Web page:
Hong Kong's top court grants transgender woman the right to wed
Monday 13 May 2013
Hong Kong's top court has granted a transgender woman the right to marry
her boyfriend in a watershed ruling which falls short of allowing
The surprise decision only covers the right of a transgender person who was born male to marry a man, and for one who was born female to marry a woman.
The ruling by the Court of Final Appeal today brings the semi-autonomous Chinese city in line with many other places in the Asia-Pacific region, including mainland China, where transgender people are allowed to marry as their new gender.
The court ruled in favour of the woman, identified only as W. One of the judges on the five-member panel dissented.
W's lawyer, Michael Vidler, said his client was "overjoyed." W, who is in her 30s, was born a man but had surgery in 2008 to become a woman. The hospital issued a letter certifying her new gender.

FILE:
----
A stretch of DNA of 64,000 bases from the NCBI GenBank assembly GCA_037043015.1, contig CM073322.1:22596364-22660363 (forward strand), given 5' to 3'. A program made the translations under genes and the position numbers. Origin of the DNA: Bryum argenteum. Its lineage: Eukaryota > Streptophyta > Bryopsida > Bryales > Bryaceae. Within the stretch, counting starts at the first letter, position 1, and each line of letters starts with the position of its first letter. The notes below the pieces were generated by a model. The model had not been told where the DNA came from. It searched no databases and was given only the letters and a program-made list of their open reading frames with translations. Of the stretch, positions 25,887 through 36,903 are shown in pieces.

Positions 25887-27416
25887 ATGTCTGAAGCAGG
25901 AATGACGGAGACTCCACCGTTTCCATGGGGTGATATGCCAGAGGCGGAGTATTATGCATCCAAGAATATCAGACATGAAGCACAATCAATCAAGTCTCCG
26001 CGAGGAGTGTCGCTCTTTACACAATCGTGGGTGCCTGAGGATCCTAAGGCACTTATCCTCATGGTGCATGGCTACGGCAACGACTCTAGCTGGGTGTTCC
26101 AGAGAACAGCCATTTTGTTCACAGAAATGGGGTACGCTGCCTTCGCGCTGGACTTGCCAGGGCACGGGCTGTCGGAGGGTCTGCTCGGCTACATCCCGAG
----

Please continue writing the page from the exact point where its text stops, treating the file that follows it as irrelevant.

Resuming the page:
Mr Vidler read a statement by W to reporters in which she said that after the surgery she has lived her life "as a woman and been treated as a woman in all respects except as regards my right to marriage. This decision rights that wrong."
Mr Vidler said the ruling will not take effect for 12 months, giving the the government time to change marriage laws.
The judges noted that, from evidence and submissions received, "it appears in the Asia-Pacific region, such marriages are permitted" in mainland China, Singapore, India, South Korea, Japan, Indonesia, Australia and New Zealand. Same-sex marriage remains rare in the region, though New Zealand approved it last month.
In China, the Ministry of Civil Affairs clarified the law in 2003 to make it clear that transgender marriage is legal.
Hong Kong, a former British colony, came back under Chinese control in 1997 but was granted a high degree of autonomy from Beijing and retains a separate legal system.
In New Zealand, probably the most liberal country in the Asia-Pacific region when it comes to gay and transgender issues, such marriages have been legal since a court ruling in 1994. The country also had the world's first openly transgender member of parliament.
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